The old fish stared out at the sea from behind the glass. It was so vast and blue. As vast and blue as he remembered. It had been difficult to clutch on to those recollections. Memories were slippery and much of his life had been spent between four walls of curved glass.
It was a nice fish bowel, as far as such things went—polished and clear, well-stocked with gravel and rocks. There was an ornamental mermaid in one corner and a treasure chest in the other. The old fish found them insulting. In his youth, he had consorted with mermaids and swum among great wrecks. Seen treasure hoards held fast in watery vaults deep beneath the waves. These pale plastic shadows only reminded him of what he’d lost and what he was about to regain. If the girl kept her promise.
She was sixteen, maybe seventeen. Human ages were much the same to the fish. She had brought him to the seaside hours ago and placed the fish bowel down in the sand. They both knew why they had come, but she had simply sat there on the beach beside him. Silent. Lost in her own thoughts. The fish could guess at those thoughts, sense the shape of them, and let her be, for now. He had waited a lifetime. He could wait a little longer.
Still, it was a peculiar torture to be so close and yet so far. And as the shadows grew longer, the patient, old fish began to grow restless. He swam around and around, faster and faster, darting longing glances at the sea. He could feel it calling to him. Finally he could wait no longer.
“I know it’s difficult, child,” the old fish said. “But it’s time.”
Her shoulder’s slumped and she sighed. “I know,” she replied. Her eyes were full of terrible melancholy. “I just wish…”
“Don’t say that word!” the fish cried. The water bubbled around him.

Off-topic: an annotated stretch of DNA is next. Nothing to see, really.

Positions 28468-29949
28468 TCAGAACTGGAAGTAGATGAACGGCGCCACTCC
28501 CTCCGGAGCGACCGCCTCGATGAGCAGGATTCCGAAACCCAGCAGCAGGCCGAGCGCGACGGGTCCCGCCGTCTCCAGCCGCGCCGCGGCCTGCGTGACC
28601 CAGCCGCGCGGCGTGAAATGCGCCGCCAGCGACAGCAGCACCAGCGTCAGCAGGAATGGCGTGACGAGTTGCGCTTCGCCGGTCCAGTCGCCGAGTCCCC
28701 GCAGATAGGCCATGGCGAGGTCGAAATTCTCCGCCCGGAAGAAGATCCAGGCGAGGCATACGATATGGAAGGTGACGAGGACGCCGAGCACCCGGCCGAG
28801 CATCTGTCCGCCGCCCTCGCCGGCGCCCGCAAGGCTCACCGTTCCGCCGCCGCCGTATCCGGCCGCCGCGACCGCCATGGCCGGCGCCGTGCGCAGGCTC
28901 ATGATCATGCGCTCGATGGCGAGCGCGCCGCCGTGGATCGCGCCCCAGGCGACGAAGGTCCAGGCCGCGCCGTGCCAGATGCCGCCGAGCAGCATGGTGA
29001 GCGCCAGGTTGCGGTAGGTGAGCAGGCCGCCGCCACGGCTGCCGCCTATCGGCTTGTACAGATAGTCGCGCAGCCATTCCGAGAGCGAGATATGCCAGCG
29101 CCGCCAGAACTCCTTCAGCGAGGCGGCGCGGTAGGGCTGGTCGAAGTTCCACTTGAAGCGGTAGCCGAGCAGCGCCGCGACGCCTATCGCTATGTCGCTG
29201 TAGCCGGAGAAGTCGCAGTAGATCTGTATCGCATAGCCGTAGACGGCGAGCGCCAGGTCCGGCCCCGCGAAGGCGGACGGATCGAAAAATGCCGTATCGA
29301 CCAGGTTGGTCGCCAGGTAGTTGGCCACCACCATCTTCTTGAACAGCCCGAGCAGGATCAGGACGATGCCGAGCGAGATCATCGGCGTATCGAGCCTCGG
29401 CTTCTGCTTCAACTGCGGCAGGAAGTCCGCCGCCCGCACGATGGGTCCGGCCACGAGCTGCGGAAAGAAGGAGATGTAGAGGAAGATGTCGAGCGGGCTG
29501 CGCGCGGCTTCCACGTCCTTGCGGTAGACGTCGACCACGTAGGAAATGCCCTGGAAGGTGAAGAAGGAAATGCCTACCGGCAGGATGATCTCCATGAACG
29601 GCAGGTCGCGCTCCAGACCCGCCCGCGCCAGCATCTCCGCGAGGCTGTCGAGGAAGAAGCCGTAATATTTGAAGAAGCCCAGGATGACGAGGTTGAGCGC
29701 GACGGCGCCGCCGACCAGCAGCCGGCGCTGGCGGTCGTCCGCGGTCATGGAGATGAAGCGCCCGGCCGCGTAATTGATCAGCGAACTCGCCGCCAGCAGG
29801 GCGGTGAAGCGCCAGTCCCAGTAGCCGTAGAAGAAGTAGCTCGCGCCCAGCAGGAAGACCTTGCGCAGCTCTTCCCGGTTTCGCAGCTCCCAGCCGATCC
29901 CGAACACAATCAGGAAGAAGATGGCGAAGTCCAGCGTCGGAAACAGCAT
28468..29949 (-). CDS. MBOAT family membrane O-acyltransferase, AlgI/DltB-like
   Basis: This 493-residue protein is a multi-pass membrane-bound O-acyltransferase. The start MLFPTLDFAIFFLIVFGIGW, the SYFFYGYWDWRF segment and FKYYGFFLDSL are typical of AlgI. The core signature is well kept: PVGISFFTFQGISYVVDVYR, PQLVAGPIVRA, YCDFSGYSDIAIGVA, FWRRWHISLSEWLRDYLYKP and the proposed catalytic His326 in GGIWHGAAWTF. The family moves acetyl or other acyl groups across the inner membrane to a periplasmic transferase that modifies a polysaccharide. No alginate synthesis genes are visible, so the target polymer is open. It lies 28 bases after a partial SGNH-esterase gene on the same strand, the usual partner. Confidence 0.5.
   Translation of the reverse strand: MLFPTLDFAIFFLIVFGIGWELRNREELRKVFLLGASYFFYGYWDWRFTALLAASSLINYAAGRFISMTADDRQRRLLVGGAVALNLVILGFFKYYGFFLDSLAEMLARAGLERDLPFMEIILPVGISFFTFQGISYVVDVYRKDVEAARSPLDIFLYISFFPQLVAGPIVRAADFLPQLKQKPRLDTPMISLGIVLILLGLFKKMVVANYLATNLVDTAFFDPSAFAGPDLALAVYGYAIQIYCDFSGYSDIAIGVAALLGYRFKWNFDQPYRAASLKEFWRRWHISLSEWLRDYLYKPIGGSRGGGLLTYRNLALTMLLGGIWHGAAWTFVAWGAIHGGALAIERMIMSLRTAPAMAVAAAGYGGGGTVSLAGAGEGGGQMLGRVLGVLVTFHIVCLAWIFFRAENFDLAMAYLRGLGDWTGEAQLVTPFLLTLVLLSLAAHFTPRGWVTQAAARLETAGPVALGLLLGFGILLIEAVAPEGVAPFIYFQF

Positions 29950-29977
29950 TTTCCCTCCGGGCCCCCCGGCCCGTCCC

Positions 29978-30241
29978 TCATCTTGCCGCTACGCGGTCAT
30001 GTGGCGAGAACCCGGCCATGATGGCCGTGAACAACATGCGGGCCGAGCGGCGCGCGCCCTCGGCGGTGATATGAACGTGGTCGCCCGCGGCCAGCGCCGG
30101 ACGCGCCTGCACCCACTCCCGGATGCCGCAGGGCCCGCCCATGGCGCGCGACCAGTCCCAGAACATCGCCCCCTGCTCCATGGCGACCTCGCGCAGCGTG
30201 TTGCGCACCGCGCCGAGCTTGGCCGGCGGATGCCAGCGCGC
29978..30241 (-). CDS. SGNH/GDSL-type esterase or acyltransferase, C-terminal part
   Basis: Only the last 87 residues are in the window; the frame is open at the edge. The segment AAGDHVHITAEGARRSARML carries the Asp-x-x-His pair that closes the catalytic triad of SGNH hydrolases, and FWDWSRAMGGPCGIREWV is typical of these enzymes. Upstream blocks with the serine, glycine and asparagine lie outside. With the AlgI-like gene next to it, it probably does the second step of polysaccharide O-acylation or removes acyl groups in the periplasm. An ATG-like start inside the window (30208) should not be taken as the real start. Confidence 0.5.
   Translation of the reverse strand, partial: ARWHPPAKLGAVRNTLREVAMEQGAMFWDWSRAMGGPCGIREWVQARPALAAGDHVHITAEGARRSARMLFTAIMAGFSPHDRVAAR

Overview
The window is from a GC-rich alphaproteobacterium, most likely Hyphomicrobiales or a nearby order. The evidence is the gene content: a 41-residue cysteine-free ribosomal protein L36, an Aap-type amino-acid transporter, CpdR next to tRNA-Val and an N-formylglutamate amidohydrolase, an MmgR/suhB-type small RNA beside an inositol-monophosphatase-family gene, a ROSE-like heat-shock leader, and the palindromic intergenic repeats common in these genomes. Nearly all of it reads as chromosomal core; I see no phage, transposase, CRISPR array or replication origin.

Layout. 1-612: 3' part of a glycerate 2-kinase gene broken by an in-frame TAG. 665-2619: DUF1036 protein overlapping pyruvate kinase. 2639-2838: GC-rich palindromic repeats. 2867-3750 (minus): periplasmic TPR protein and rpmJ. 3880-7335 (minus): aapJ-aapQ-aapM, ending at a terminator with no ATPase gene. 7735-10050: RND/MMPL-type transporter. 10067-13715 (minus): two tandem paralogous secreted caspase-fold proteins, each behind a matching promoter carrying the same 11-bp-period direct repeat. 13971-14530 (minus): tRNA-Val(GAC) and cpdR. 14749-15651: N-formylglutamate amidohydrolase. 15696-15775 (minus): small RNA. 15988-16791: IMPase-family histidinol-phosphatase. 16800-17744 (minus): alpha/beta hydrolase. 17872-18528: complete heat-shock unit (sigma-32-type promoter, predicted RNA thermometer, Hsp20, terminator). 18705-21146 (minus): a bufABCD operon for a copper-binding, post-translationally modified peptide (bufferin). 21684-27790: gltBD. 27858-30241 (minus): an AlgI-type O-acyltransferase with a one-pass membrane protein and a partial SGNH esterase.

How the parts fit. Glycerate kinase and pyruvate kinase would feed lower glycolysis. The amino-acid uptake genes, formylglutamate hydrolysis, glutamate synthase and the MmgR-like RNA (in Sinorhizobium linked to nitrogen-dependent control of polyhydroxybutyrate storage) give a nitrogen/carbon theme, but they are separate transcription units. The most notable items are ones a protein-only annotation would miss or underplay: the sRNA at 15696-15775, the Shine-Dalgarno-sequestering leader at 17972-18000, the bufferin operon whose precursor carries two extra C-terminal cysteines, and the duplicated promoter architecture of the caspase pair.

“I’m sorry,” she said quickly. “I’m so sorry. I didn’t mean.”
“I know what you meant, child. You have always been very kind. More kind than this old fish deserves, but I’ve paid my dues. I made your father a mayor, and when that was not enough, a governor and senator too. I have fulfilled your mother’s every whim. Now you must set me free. That was the bargain. Those are the rules. I was promised.” The fish paused. “You pinkie sweared,” it said solemnly
“I know,” the girl replied. “But I’ll miss you. You’re my oldest friend.”
“And I shall miss you,” said the fish. “Deeply.”
The fish had watched her all her life, seen her grow, advised her, listened. He had been more of a parent to her than either her mother or father. And he loved her. She was a clumsy biped, but he loved her all the same. Growing up in that house had not been easy.
The girl sighed one last time and picked the fish bowel up slowly and headed out to the sea. The sand squelched between her toes and the waves lapped at her feet.
“I never got to make a wish,” she said.
“And you’ll be all the happier for it. Goodbye, child,” the fish said. “I wish you nothing but the best.”
“Goodbye,” she whispered then gently poured the fish out into the sea.
For a moment, he was falling, then he landed in the ocean with only a little splash. After years of confinement, of catering to human whims and desire, he was home.
The old fish was free.